I know virtually nothing about flooring (other than having laid it, at some cost to my knees and back!), but have always been a bit puzzled by concerns about UFH, when it seems that any section of floor that is exposed to bright sun could get a great deal hotter than it would from the  UFH.  I have wondered if there was something else causing these concerns, really just because I can't see the logic behind them, but I could easily have missed something.

 

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1 hour ago, JSHarris said:

 

Out of interest, what exactly is the issue with UFH?

 

I hear this a lot about flooring, and I'm not at all sure why.  UFH will rarely, if every, make the floor warmer than around 25 to 26 deg C, as even 26 deg C is about 64 W/m², which is a fair bit of heat into a room.   I've found that the tiles in our hall, where the sun shines through the glazing, reach far higher temperatures, as high as 40 deg C on one occasion when I measured it.  Similarly, we have a section of bamboo flooring adjacent to our West facing French windows, that reaches similar high temperatures when the sun shines on it - so hot as to be uncomfortable to walk on with bare feet (there's now a rug there to ease this!).

 

I know virtually nothing about flooring (other than having laid it, at some cost to my knees and back!), but have always been a bit puzzled by concerns about UFH, when it seems that any section of floor that is exposed to bright sun could get a great deal hotter than it would from the  UFH.  I have wondered if there was something else causing these concerns, really just because I can't see the logic behind them, but I could easily have missed something.

 

I stoped short at saying Chinese and Turkish tiles are Crap

But they are not fired for as long and quite brittle Very prone to chipping Which wouldn’t be an issue in bathrooms

But I wouldn’t put them on a downstairs floor 

By far the best are Italian Spanish Portuguese In that order 

Nearly always Italian or Spanish on The commercial jobs I do

 

I wouldn’t put tiles onto a heated screed without matting But three years back we were converting a barn for the M.D. of a large company that we do a lot of for

He needed to be in by Christmas

Couldnt get his bio boiler commissioned Said go ahead and tile the 153 mtr floor No time to bother with decoupling matting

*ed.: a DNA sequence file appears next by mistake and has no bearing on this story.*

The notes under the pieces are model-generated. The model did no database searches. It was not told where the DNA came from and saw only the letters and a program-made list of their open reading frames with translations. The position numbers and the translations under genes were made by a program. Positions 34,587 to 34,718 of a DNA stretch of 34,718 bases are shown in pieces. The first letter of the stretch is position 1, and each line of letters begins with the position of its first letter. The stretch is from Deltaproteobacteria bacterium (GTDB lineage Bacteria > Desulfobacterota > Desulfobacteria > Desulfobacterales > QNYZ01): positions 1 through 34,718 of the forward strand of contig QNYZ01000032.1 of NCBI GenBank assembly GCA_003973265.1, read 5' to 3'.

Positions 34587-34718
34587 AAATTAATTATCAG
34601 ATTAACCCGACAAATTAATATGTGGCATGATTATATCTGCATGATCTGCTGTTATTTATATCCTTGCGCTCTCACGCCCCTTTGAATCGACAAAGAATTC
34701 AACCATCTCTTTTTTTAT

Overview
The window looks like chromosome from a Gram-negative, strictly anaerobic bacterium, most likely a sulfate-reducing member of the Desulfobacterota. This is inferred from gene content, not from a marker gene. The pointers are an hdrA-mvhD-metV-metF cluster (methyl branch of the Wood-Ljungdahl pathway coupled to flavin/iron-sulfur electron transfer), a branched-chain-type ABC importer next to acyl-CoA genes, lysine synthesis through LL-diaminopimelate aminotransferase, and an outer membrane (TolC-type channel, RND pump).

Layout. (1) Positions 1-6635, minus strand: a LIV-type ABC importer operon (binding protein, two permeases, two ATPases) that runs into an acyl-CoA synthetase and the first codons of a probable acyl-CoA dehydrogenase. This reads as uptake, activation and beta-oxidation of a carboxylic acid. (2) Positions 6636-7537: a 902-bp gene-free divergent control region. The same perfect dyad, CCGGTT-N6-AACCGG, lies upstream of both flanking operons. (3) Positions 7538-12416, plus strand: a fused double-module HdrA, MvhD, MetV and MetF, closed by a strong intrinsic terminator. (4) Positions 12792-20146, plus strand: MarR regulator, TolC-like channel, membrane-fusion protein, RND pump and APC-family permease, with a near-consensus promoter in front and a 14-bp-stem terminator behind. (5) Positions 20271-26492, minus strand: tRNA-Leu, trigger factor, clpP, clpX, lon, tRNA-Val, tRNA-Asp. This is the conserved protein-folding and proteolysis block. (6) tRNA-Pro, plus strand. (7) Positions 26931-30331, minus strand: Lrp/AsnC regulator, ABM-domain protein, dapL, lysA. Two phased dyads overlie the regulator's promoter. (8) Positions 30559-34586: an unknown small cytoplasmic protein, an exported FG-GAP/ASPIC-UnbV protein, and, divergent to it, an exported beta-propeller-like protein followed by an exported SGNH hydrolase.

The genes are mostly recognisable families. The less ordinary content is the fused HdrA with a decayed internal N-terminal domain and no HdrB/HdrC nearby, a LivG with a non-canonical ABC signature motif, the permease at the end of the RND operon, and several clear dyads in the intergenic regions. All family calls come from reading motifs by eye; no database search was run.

Three years on it looks just like the

 day it was done He’s time poor and cash rich and can easily afford to have the lot roped up and done again

So there’s no telling 

 

If I took a chance and didn’t mat mine Which would save me about a thousand I guarantee mine would crack or lift 

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Thanks, that's useful to know. 

 

Our travertine is bonded down with normal standard set flexible tile adhesive, straight to a concrete slab with UFH in it.  The bamboo is similar, I bonded that down to the primed slab with some very expensive Sika adhesive.  Both seem to be fine, with no signs of any problems at all after a couple of years.  Our floor rarely gets warmer than 22 deg C from the UFH, though, except for the bits that catch the sun that can get uncomfortably hot in summer.

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At out last house I "broke all the rules in the book"  Floor tiles (mixture of slate and ceramic) glued directly to P5 chipboard with a "flexible tile adhesive" and UFH.

 

14 years on, all is still perfect.

 

Present bathrooms that I am tiling are tanked with the Impey Water guard membrane which is a decoupler.

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45 minutes ago, ProDave said:

At out last house I "broke all the rules in the book"  Floor tiles (mixture of slate and ceramic) glued directly to P5 chipboard with a "flexible tile adhesive" and UFH.

 

14 years on, all is still perfect.

 

Present bathrooms that I am tiling are tanked with the Impey Water guard membrane which is a decoupler.

When first started tiling 

there was no flexible adhesives 

We would screed in the morning

and go on the screed in the afternoon with board and tile straight onto the screed Set like iron

The first time I used decoupling matting was about eight years ago

Now most jobs I price spec it as standard  

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Well I am in the middle of tiling onto liquid screed and no one has mentioned de coupling!, I just sealed the floor and used flexible adhesive. It’s been down at least 2 hours and no problems yet ?.